P.S. By the way you are to be commended as you get a gold star. http://validator.w3.org/check?uri=ht...F%2Fnortiq.com

  12. #12
    The Hiding One lynlimz's Avatar
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    Yes Gthorley.

    I agree with you too.
    Its all up to you. The standards or not. However, the ultimate aim is to ensure your site loads properly in all the major browsers. And simple put, the easiest way is attaining compliance with web standards.

    Thanks Gthorley, I've worked hard on the design to ensure a 'Tick' for the validator. Thanks again

    And yes..its crucial that I attain near perfection for the design as afterall, I'm offering web development services, which include web design.
    Last edited by lynlimz; Mar 21, 2001 at 09:07.
    "Imagination is more important than knowledge. Knowledge is limited. Imagination encircles the world."
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  13. #13
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    Originally posted by lynlimz
    However, the ultimate aim is to ensure your site loads properly in all the major browsers. And simple put, the easiest way is attaining compliance with web standards.

    I don't really understand. Sometimes I do wonder why I think I enjoy doing this. How is attaining compliance with standards the easiest way to ensure that your site loads properly in all the major browsers when so many of them are not standards compliant? I mean..isn't this the big problem? I know that many of the people that I work with, and work for will never upgrade a browser. A lot of them aren't too clear on what a browser is. I'm not putting them down. This is just not their thing. One site I do is for a Womens' Bar Association. The women are mostly brilliant, but are looking at the web with 640x480 resolutions because they have no idea they can change that. At least one has a laptop with a video card that doesn't support all the browser safe colors. They will upgrade either when they purchase a new computer, or in some cases, when AOL takes control of their computer and does it for them.
    So, if I design a site according to the newer standards..there's a good chance it's not going display well for some of them...I think.

    I don't know. In theory standards is a wonderful concept. In practice it seems to add to the confusion, at least from where I sit. Right now, in making sites that work in just about all browsers, including backwards compatibility to NN3, I know I'm also doing sites that aren't standards compliant or won't be in the near future. I had backwards compatibility drilled into my head when I started doing this and I just can't feel good about a site that doesn't work at least that far back.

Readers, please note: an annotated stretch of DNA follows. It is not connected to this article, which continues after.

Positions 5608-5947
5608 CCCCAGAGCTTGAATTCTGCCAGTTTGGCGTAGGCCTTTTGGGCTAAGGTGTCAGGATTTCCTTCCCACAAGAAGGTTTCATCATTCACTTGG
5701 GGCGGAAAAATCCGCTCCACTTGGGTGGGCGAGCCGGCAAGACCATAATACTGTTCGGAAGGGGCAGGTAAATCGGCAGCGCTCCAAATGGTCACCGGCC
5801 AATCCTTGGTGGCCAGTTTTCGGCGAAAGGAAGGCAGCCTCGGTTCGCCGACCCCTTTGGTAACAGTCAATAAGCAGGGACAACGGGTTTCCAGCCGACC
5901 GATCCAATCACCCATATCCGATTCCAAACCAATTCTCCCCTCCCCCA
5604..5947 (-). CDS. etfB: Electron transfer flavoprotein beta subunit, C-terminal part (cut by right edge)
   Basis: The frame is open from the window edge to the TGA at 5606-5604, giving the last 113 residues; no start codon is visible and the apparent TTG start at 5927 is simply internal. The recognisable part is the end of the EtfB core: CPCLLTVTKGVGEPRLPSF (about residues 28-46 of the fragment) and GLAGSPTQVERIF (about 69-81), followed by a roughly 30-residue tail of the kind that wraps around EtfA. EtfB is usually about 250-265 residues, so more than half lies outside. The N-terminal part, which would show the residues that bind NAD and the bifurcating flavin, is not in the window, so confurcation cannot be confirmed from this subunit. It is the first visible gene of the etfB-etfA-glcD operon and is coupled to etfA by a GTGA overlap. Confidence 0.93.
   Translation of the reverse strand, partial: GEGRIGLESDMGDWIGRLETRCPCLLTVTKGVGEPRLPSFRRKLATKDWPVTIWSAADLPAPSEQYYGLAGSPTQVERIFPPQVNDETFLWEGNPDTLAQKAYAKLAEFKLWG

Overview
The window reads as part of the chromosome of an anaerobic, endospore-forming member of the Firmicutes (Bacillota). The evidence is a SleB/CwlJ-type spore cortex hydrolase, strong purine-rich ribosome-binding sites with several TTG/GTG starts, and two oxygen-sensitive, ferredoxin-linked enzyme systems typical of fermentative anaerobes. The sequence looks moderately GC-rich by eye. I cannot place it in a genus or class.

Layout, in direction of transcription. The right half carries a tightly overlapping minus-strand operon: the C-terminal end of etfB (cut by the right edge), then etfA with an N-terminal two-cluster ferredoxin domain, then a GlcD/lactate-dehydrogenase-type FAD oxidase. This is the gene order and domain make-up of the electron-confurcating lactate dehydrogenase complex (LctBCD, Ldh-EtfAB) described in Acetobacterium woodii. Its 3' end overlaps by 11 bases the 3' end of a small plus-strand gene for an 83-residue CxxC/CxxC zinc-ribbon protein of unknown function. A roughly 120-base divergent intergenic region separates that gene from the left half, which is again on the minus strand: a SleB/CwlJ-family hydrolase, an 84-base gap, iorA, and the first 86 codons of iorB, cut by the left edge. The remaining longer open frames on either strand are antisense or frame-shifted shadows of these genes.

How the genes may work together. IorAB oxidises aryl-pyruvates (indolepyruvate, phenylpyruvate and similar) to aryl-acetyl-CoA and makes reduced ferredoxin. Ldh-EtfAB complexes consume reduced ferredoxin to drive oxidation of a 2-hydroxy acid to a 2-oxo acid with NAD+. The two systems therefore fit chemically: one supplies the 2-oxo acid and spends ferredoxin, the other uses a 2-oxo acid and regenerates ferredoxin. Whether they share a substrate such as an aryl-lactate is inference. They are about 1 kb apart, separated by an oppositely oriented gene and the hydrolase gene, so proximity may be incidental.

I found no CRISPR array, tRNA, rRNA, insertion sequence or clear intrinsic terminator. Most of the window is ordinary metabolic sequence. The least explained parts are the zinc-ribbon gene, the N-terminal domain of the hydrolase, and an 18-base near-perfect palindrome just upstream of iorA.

14. #14
    The Hiding One lynlimz's Avatar
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    psalzer,

    while you are right in your statement, you have to consider your site audience.

    what is your site about? what kind of people will it attract? consider their accessibilities ( color defficiency etc. ) how old will they be? people who are elderly, GENERALLY prefers larger text and tend to use lower resolutions.

    I shall elaborate on my post. attaining web standards, would mean that your code is near or perfect. that means you should have perfect corresponding widths in your table cells, positioning of certain html elements and more.

    When you do that, browsers like netscape, ie, mozilla, and opera should be able to display your page properly.

    here comes the tricky part. you've overcomed the first hurdle of the display of yourr site on the major browsers. now you have to make it function well. that would include using code which are supported. this means usage of layers, javascript etc.

    At this point, you have the choice of alternative methods of implementation. consier your options, and test properly for compatibility.

    I won'y go beyond this phrase, but you should figure that my first statement was directed at the beginning of phrase 1 =)